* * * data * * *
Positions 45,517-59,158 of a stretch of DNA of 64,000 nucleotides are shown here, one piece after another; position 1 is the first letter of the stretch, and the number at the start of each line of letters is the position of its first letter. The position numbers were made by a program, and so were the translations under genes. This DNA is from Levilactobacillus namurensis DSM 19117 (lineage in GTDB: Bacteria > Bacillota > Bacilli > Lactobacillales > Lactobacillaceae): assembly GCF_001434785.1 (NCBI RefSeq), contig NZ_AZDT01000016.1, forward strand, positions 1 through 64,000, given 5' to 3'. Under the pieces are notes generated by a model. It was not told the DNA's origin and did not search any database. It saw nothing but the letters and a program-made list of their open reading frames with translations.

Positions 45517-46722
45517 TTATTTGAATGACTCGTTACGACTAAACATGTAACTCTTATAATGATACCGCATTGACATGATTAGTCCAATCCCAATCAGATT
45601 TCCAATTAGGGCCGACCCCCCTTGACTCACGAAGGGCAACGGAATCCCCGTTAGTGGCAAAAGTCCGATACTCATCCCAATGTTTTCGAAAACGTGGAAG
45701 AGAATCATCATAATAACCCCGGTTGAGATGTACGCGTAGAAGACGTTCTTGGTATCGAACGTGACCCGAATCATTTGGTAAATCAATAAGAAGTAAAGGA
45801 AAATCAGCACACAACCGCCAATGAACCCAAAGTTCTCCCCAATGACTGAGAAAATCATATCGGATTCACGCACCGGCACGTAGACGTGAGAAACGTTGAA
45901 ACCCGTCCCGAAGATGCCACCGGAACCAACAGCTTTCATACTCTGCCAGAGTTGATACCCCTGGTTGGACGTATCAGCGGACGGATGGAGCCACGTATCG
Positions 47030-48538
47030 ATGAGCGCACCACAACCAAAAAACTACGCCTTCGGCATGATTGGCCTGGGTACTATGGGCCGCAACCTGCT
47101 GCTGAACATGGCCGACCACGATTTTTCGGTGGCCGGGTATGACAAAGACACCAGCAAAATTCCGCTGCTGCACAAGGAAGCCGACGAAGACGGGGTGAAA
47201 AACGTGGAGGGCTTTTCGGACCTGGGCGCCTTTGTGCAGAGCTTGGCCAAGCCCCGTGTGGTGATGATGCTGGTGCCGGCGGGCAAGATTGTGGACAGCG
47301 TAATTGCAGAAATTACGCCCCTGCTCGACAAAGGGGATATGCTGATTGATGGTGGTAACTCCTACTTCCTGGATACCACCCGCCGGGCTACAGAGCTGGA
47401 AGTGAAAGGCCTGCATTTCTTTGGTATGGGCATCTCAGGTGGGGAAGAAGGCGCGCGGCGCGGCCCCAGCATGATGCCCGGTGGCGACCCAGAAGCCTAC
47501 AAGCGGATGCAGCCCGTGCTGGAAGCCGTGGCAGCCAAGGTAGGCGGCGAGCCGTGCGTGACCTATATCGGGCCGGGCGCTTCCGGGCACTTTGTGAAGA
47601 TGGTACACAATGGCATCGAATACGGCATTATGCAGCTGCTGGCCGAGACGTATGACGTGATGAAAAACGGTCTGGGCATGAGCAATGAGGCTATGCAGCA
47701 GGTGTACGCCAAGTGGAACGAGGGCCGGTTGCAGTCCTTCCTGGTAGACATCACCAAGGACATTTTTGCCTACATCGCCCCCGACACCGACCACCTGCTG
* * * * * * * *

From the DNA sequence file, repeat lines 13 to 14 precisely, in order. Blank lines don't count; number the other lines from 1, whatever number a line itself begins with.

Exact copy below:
47401 AGTGAAAGGCCTGCATTTCTTTGGTATGGGCATCTCAGGTGGGGAAGAAGGCGCGCGGCGCGGCCCCAGCATGATGCCCGGTGGCGACCCAGAAGCCTAC
47501 AAGCGGATGCAGCCCGTGCTGGAAGCCGTGGCAGCCAAGGTAGGCGGCGAGCCGTGCGTGACCTATATCGGGCCGGGCGCTTCCGGGCACTTTGTGAAGA